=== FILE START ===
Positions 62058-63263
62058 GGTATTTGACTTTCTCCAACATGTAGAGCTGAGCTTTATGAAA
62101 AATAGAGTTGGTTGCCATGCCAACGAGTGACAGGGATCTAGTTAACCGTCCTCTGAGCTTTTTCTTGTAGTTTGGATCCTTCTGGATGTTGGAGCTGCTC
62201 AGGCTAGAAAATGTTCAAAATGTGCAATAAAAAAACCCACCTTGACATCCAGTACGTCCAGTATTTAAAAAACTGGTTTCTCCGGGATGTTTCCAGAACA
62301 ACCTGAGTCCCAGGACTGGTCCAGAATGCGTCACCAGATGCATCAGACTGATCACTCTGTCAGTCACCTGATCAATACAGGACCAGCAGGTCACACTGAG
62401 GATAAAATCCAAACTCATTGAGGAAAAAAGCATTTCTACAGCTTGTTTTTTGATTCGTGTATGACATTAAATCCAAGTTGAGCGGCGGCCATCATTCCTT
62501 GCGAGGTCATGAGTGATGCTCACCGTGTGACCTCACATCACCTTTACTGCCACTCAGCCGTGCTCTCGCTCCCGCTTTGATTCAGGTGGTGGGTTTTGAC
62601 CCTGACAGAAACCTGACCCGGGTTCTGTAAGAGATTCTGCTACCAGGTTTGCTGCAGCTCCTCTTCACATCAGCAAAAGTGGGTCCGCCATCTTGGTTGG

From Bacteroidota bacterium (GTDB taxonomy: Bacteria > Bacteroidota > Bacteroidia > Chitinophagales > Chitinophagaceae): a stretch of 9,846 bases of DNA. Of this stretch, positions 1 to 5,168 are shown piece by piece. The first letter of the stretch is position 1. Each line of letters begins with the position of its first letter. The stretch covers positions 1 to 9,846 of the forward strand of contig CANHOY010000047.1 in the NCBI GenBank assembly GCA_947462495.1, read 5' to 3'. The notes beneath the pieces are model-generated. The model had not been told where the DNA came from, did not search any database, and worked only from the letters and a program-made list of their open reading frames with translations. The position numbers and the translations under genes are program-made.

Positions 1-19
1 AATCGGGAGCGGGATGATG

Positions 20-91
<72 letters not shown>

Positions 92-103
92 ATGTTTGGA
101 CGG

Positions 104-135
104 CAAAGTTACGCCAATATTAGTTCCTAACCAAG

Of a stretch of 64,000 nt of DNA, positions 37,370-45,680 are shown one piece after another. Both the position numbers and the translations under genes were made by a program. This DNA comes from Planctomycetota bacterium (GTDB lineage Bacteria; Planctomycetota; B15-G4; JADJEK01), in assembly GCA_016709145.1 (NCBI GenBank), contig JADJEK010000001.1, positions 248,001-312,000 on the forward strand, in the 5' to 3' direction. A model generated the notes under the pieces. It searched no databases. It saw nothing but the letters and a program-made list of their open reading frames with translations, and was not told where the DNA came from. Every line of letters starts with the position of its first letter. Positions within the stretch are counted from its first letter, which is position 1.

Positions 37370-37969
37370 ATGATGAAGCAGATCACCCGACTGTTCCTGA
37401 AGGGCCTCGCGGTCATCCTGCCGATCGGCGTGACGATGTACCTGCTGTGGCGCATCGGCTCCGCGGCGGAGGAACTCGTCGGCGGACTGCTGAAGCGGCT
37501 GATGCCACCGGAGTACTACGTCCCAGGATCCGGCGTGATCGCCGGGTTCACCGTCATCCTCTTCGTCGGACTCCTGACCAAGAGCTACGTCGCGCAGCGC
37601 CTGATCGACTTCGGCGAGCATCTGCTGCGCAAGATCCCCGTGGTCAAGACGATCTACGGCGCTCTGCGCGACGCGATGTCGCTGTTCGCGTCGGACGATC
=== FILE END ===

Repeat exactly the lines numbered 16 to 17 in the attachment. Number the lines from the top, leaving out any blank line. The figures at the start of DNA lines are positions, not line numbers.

101 CGG

Positions 104-135